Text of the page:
When you start running audio through the modulator and look at the modulated waveform at on the plate voltage, it will become clear where the sweet spot is, and just how far up you can go on the peaks with cleanliness.  It is not necessary to consume all the excess dissipation available, let it coast and last a long time.  I was thinking of getting some of those 6LF6 bottles until I looked at how the audiophools have escalated the market price!


Title: Re: Looking for ideas for a ~25 watt plate modulated homebrew Pissweaker rig
Post by: K1JJ on September 10, 2020, 08:52:30 PM
Yep, running  500-550VDC with less current sounds like a good idea. SummerBreeze, a single 4D32 rig, works very FB at 550 volts.  But it can get a mean streak and run 200 watts out fully modulated using 750V.   Of course, if only 20 watts RF is needed to drive a common smaller linear, then the HV can be moved lower.  Lots of flexibility with the roller inductor and lots of C1 and C2 to play with as well as a Variac on the HV.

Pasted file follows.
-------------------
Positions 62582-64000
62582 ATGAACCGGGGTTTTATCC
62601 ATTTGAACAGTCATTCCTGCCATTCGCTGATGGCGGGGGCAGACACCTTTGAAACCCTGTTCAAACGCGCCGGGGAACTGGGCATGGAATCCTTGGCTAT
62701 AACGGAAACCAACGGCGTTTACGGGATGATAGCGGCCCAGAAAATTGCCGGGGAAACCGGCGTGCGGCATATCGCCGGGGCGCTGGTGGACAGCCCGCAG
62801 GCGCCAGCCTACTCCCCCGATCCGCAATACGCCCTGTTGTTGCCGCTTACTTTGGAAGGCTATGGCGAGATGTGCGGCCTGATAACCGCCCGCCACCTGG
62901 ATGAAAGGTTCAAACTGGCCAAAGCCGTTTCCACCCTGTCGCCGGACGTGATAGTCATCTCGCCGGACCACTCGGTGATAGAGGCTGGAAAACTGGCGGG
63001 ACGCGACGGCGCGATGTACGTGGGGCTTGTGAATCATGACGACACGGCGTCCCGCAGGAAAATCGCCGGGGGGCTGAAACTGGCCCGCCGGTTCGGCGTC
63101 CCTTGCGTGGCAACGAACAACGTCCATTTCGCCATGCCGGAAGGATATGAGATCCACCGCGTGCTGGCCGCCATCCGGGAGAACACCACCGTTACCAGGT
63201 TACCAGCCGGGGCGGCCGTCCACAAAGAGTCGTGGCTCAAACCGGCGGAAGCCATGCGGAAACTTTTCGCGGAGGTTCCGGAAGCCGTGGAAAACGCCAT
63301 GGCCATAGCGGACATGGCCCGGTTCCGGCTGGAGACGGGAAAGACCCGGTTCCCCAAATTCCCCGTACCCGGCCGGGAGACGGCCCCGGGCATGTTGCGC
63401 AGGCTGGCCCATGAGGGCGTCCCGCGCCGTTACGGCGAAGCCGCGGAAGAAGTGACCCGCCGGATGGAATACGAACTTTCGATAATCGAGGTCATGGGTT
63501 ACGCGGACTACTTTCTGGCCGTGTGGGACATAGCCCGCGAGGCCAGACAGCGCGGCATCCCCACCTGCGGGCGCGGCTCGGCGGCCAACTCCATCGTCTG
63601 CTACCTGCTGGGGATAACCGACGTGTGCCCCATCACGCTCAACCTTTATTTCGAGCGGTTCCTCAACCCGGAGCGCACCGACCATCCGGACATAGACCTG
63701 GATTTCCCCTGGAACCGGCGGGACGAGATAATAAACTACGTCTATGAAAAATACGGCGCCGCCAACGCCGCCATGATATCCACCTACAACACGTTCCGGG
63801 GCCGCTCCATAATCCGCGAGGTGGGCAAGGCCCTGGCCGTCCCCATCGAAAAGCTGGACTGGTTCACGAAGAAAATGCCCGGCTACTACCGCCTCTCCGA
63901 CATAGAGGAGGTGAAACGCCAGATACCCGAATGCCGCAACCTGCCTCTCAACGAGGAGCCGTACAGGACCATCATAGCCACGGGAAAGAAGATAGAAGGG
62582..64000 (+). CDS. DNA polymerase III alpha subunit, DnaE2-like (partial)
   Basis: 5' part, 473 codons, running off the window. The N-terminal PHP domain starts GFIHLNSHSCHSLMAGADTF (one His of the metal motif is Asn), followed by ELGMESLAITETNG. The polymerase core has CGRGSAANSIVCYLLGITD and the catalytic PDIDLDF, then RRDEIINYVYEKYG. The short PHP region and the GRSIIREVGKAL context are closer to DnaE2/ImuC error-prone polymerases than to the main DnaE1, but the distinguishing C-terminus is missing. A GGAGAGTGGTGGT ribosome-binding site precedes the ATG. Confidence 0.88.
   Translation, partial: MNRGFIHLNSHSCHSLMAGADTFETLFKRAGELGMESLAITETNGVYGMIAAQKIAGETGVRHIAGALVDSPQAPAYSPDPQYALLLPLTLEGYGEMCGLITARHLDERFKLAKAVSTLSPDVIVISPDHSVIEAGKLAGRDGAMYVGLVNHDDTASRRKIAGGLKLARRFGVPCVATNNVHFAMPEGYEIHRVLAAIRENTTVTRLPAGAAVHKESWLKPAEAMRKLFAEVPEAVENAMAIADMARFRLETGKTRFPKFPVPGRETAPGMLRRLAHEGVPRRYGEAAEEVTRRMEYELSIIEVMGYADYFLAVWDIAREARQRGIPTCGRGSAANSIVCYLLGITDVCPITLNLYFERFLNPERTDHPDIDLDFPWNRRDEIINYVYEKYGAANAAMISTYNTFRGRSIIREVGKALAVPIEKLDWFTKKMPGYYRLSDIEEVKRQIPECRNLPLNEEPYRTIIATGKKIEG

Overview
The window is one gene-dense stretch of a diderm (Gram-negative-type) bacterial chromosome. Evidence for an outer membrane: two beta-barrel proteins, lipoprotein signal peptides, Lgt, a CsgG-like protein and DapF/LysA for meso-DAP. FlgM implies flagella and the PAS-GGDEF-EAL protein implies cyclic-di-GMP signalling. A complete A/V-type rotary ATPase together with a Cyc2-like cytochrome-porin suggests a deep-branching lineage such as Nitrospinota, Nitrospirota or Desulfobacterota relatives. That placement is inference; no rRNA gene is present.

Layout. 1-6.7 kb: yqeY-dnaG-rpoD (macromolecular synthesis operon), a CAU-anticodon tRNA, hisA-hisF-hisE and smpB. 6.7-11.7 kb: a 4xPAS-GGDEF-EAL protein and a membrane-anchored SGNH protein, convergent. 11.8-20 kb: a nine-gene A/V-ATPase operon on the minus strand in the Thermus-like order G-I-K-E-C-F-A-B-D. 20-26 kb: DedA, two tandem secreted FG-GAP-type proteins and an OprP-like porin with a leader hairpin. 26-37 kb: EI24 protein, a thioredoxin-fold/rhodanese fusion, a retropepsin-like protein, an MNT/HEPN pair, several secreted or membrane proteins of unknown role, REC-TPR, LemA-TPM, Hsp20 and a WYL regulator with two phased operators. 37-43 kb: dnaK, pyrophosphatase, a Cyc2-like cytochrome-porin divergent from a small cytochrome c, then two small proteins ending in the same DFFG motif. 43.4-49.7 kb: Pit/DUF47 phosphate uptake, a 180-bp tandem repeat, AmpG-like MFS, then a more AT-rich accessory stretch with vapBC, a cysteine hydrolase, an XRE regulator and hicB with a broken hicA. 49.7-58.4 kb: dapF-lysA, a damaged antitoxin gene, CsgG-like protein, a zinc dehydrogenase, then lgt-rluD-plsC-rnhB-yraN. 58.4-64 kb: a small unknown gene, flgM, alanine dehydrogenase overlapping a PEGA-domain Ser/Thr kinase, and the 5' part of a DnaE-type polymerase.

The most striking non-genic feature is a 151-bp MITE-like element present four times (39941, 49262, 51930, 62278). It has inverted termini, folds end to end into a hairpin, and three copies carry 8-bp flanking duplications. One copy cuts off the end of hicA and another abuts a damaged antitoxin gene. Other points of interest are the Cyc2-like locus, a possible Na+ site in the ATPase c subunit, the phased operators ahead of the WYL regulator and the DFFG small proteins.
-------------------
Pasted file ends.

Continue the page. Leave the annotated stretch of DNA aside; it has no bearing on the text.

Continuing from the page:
I looked at the eBay 6LF6 tubes and they are higher than before. Back in 2012 I bought mine new for about $15 each.  And I thought that was high back then.   Notice I have them mounted on a plate that can be easily removed and replaced with something else if I blow them out. But it would be hard to replace such a low voltage, high current tube with one.

While I wait for my aluminum sheet, the choice to make a normal-sized rig like the last three or a smaller compact one with the HV and audio board/PS outboard is still open.  A total effort could be using an internal DDS VFO w/ 5 watt SS driver, HV supply and the GFZ board and PS all in one box.  That would become another 100 pound rig. Then, where do I put it?  A smaller, compact rig could sit on top of Baby Blue and borrow its HV and RF feedthru coax.   If I were really to scrounge, one side of the GFZ 813s  Hollywood MOSFET audio driver could power the series modulator, but that's getting real lazy.